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Greater risks of kidney disease if you have diabetes and high BP, say health experts on World Kidney Day

Under its Illness to Wellness Campaign, ASSOCHAM, an apex body, organized 'Kidney Care: Preventive and Curative Actions' on the eve of World Kidney Day with the objective of spreading awareness about kidney diseases. Kidney diseases are silent killers, which can largely affect your quality of life. There are several ways to reduce the risk of developing kidney disease.

"Kidney disease is mostly silent and thus neglected and not handled properly", said Dr Manju Aggarwal, Director and Head, Department of Nephrology and Kidney Transplantation, Artemis Health Institute. She went on to say that kidney disease is avoidable and that high-risk populations, such as those with diabetes and hypertension, should be educated and screened. Early detection and medical treatment can help postpone the onset of severe renal failure.

She addressed the audience by saying "Diagnosing renal illness can be a difficult experience for both the sufferer and those around them. It limits their capacity to engage in daily activities such as employment, travel, and socialising. Patients with kidney disease, including those who require dialysis or transplantation, require additional assistance from society, patient groups, networks, government agencies and health insurance providers in the long run", she added.

Kidneys are very important organs that remove waste, control blood pressure, make haemoglobin, and maintain bone health, according to Dr Rishit K. Harbada, Consultant Nephrologist, BSES MG Hospital, Andheri, S.R.V Hospital, Goregaon, Associate Consultant, Sir H.N Reliance, Foundation Hospital, Mumbai.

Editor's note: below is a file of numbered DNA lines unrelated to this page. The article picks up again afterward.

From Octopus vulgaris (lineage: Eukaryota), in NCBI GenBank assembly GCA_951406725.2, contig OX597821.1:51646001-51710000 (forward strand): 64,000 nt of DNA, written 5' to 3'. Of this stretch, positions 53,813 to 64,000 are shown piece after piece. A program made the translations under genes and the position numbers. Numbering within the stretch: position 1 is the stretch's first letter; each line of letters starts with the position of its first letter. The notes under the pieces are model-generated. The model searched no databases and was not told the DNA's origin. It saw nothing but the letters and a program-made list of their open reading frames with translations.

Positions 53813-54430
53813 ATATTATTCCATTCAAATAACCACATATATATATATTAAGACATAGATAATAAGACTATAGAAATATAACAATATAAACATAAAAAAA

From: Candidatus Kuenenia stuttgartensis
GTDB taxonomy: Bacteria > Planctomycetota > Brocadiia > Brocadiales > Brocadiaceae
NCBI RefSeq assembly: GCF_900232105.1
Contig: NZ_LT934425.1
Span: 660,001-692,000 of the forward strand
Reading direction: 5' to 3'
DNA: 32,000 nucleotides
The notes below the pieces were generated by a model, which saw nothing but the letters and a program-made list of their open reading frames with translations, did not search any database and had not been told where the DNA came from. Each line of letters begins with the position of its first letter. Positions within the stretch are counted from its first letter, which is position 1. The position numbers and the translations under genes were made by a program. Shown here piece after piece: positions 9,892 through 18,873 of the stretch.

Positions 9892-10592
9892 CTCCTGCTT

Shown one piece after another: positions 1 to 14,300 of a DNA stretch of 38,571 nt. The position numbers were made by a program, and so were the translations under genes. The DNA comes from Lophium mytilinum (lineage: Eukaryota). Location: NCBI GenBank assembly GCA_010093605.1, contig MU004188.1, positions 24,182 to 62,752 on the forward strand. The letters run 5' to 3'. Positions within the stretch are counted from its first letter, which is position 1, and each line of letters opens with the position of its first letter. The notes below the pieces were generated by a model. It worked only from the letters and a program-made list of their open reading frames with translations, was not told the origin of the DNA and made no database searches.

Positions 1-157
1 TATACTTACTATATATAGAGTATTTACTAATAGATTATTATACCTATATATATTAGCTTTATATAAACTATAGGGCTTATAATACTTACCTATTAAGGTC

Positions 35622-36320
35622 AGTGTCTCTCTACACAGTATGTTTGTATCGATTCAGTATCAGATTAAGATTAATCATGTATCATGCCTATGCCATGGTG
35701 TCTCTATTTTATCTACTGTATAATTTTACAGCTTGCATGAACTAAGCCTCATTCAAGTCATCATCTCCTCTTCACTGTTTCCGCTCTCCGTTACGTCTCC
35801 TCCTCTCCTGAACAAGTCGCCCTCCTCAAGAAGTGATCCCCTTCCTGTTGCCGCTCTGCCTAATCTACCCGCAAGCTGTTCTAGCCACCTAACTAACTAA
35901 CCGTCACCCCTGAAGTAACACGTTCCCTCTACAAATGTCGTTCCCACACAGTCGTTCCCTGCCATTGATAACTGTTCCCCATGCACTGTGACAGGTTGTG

He said, "Symptoms or indicators of renal disease may not appear until 80 per cent of your kidneys have been damaged". As a result, early detection is critical. Controlling blood pressure, diabetes, eating properly, limiting alcohol intake, being active, avoiding over-the-counter drugs, painkillers, and regular follow-up are all critical for kidney health sharing precautionary measures in the session.

Dr Siddharth Vinod Lakhani, Consultant Nephrologist & Transplant Physician, Lakhani Kidney Clinic, Fortis Raheja Hospital, Global Hospital, Somaiya Hospital, Kohinoor Hospital, SRV Hospital, Zynova or Shalby Group of Hospitals, expressed his heartfelt gratitude to ASSOCHAM for organising this enlightening and interactive session.

"Prevention is better than cure." Dr Lakhani stated emphatically. "Let us work together to avoid and battle chronic renal disease", he said.

Dr Rajesh Kesari, Founder and Director, Total Care Control, Delhi–NCR, outlined his concern of the rising cases of kidney diseases in the nation and said, "Kidney disease has long been regarded as the most neglected chronic disorder." A variety of communicable and noncommunicable diseases can cause kidney problems, and many patients with kidney disease do not have access to treatment. Renal disorders' causes, consequences, and costs have implications for public health policy in all countries, as well as the problems that lie ahead.

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